The history of the development of the preliminary injunction in this case-reviewed above in the discussion of the status quo-reveals that the shaping of the injunction was attended with proper notice and hearing. Without repeating that history, we believe the record shows that defendants helped initiate the injunction in its present form, that the two proposed orders gave defendants ample notice of the injunction's proposed terms, and that defendants had opportunity over several months to present contrary arguments and evidence. Defendants also had sufficient notice of plaintiffs' claims and opportunity to controvert them, as shown by their presentation of evidence on liability in March, 1981, several weeks after development of the preliminary injunction had begun.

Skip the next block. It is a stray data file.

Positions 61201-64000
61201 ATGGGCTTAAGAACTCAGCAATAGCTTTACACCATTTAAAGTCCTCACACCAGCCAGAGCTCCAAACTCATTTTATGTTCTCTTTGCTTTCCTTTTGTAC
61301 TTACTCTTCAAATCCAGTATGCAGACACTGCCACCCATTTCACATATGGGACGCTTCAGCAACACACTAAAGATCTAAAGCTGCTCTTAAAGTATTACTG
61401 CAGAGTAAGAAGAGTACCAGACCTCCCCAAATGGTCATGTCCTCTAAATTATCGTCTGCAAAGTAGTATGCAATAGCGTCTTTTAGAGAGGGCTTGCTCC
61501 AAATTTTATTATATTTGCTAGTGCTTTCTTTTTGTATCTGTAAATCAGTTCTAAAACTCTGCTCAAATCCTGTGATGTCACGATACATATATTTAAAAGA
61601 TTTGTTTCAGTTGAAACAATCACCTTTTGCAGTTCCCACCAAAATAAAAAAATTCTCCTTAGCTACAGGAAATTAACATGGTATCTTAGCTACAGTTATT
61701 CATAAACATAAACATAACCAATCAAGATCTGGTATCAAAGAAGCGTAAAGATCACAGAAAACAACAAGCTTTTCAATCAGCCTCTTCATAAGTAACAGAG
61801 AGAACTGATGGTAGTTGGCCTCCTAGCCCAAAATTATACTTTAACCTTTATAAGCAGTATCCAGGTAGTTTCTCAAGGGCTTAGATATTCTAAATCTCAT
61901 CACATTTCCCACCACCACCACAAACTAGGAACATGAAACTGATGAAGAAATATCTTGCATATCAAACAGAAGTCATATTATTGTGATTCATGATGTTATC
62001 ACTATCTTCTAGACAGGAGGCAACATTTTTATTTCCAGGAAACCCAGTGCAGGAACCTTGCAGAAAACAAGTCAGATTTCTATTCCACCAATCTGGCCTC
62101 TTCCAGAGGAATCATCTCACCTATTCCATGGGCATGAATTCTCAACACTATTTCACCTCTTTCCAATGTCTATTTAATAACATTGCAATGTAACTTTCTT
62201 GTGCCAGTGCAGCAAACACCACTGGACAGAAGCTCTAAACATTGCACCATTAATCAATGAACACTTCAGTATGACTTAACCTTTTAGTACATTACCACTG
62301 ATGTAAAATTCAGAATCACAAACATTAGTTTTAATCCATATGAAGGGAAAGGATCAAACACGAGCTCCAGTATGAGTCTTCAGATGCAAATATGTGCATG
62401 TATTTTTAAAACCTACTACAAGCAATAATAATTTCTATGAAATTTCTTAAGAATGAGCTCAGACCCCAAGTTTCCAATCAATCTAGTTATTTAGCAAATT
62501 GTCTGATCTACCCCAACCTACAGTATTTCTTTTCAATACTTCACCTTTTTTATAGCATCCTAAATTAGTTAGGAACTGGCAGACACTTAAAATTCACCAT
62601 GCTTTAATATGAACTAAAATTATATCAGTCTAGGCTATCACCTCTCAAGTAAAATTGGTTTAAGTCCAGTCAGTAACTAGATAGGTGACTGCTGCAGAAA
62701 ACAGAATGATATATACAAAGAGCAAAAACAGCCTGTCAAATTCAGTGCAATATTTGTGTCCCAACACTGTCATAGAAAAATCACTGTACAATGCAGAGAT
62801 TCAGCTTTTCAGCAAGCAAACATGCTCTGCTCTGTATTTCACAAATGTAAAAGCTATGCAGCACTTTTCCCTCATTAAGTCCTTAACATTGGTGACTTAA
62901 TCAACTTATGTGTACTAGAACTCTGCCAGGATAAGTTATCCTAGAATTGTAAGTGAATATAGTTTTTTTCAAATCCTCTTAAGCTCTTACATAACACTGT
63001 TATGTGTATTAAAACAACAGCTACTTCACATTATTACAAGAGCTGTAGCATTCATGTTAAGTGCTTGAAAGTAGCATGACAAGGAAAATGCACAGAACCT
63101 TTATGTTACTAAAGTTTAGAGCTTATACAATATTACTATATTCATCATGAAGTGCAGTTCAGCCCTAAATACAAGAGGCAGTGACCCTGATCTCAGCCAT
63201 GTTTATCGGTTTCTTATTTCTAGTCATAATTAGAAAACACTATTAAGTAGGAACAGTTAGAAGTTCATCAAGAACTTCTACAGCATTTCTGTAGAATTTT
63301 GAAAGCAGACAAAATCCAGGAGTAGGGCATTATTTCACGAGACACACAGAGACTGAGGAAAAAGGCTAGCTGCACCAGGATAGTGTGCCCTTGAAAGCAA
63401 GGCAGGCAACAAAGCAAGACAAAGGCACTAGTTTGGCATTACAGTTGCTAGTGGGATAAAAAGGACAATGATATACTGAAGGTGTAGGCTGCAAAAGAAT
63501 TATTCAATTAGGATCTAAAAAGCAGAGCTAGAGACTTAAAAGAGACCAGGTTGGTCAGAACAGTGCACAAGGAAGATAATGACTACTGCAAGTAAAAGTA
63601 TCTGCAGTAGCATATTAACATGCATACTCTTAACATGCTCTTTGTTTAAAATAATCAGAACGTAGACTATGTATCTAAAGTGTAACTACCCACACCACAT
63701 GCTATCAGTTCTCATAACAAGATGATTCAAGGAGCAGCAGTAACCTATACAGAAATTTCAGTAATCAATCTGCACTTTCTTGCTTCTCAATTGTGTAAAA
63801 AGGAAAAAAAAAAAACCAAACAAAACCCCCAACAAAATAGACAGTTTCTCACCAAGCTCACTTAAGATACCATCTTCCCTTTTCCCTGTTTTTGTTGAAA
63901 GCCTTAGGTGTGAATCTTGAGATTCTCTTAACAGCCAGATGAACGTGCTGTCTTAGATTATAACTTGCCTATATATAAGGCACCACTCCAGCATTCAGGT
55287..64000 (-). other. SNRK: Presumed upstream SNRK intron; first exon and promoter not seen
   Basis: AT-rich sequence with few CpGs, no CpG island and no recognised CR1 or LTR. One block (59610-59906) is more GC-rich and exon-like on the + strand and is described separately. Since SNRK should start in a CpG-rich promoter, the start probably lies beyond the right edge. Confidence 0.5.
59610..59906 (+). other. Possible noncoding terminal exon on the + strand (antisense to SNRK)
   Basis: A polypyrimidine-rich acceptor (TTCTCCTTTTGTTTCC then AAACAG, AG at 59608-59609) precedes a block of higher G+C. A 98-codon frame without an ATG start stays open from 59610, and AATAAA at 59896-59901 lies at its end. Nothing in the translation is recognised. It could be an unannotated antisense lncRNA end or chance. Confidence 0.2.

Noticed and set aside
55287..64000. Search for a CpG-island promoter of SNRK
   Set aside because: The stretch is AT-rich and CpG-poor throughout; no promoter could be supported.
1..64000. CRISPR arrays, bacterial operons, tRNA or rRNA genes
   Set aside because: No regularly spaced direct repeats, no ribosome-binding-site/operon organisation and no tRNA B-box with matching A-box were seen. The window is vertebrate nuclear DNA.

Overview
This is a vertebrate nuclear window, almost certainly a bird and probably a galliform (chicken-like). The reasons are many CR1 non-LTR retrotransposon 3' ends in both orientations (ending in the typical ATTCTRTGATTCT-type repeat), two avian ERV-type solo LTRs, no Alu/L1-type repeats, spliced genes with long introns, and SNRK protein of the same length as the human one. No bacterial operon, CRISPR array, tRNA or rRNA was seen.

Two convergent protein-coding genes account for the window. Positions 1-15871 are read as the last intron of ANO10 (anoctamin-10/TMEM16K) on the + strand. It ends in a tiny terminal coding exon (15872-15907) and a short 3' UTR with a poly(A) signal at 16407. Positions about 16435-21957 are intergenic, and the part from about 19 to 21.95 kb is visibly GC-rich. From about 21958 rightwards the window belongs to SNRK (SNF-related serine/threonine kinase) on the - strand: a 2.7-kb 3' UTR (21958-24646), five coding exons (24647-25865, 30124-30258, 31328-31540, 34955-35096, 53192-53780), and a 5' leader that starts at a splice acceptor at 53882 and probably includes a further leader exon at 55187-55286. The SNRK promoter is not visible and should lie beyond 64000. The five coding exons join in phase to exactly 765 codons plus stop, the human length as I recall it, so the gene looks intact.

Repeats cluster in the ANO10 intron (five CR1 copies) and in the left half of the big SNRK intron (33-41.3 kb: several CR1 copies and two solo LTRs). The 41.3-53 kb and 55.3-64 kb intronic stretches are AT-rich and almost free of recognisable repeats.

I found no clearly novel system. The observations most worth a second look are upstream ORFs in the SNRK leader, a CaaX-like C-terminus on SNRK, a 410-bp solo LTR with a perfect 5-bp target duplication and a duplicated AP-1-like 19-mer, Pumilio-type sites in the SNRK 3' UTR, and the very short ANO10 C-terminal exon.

With regard to appellants' fourth claim, that the injunction goes well beyond the violations found by the district court, we note first that the district court enjoys great discretion in framing preliminary injunctive relief because it must draft an order sensitive to the facts of the case. See Continental Group, Inc. v. Amoco Chemicals Corp., 614 F.2d 351, 357 (3d Cir. 1980) (district court has discretion in performing "delicate balancing" required in preliminary proceeding). We observe as well that the probable violations concerned not merely the nomination meeting but also the election because the listing of a nominee among the wrong candidates tainted the election. Accordingly, a preliminary injunction in this case could order a new, supervised nomination meeting and election. As to the particulars of the injunction, as found above, the defendants had suggested or agreed to most of the provisions of the injunction. Most of these provisions cover procedural aspects of the nominations and election, and we believe the district court acted within its discretion in outlining the procedures in accordance with the suggestions of the defendants. Perhaps the most intrusive element of the injunction is the provision for arbitration of eligibility disputes. Defendants initially objected to such a provision, but they later "stipulated" with the plaintiffs for an arbitration procedure that appears in almost identical form in the injunction, so we do not think that the arbitration can be termed excessive. As to still objected-to portions of the injunction, paragraph 10 enjoins defendants from committing violations they were found likely to have committed before and is not excessive, and the grace period provisions of paragraph 5(f)(i) are equally inoffensive because they amount to a temporary compromise of a related and unsettled dispute. Paragraph 13 is discussed below. We conclude that none of the specific provisions of the preliminary injunction are excessive.